A 'new Foucault' with lively implications - or 'the crawfish advances sideways'

Philo, C. (2012) A 'new Foucault' with lively implications - or 'the crawfish advances sideways'. Transactions of the Institute of British Geographers, 37(4), pp. 496-514. (doi: 10.1111/j.1475-5661.2011.00484.x)

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This paper argues that we may now speak of a ‘new Foucault’ with more to say to contemporary human geography than might at first be suspected. A number of recent publications – notably the collected and translated Collège de France lecture series – paint a picture of Foucault that arguably departs from presumptions of him as the chronicler-theorist of discursively constituted, totalising power. The paper has two objectives: first, to offer a synoptic introduction to the lecture series, spotlighting the geographical resonances; and secondly, to thread an interpretative line through these materials demonstrating Foucault’s concern for the vital problematics of lively bodies and unpredictable populations, always threatening to over-spill different forms of power (sovereign, disciplinary, biopolitical, governmental, pastoral, psychiatric). An attempt is made to address Nigel Thrift’s non-representationalist critique of Foucault, and to propose that the gulf between Thrift and Foucault is not as great as the former may imply – a finding of value when identifying future possibilities for critical-geographical inquiry.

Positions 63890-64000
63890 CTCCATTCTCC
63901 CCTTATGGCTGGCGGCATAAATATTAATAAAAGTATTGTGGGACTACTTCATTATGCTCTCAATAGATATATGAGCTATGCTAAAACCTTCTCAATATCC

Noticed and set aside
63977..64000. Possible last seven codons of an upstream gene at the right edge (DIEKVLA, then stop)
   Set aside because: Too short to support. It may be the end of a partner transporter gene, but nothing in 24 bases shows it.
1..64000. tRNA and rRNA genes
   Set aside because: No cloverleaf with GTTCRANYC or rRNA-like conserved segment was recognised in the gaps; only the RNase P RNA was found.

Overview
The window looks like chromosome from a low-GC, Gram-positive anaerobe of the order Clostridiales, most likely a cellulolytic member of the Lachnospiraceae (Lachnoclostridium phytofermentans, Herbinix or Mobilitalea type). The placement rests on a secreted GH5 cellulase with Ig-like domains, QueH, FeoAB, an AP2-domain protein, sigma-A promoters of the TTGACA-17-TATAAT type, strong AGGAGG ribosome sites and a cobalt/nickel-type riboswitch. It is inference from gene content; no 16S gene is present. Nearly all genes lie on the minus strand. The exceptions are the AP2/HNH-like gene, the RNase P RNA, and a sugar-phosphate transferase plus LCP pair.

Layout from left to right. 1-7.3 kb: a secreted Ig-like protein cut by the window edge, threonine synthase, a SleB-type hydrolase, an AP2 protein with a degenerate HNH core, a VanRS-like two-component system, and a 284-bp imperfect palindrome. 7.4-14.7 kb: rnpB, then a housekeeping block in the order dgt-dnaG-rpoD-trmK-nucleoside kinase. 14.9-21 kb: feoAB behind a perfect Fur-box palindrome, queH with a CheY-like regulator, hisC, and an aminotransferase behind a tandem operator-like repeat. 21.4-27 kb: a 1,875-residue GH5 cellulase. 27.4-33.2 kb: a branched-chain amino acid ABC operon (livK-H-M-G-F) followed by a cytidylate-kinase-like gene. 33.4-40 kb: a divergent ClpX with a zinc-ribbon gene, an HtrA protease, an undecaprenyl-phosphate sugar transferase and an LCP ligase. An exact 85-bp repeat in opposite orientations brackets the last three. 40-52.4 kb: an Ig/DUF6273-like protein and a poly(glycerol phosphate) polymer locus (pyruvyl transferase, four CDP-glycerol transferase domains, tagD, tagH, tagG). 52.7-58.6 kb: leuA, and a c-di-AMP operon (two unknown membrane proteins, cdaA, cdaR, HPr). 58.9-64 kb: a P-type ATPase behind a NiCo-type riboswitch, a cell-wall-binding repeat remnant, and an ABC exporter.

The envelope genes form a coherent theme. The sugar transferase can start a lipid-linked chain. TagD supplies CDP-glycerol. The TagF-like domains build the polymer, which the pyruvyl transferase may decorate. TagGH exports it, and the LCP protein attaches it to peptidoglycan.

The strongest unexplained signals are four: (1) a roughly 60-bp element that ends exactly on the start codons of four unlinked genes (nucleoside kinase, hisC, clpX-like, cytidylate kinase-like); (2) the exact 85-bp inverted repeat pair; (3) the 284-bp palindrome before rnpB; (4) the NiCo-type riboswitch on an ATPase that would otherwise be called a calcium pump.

Item Type:Articles
Glasgow Author(s) Enlighten ID:Philo, Professor Christopher
Authors: Philo, C.
College/School:College of Science and Engineering > School of Geographical and Earth Sciences
Journal Name:Transactions of the Institute of British Geographers
Publisher:Blackwell Publishing

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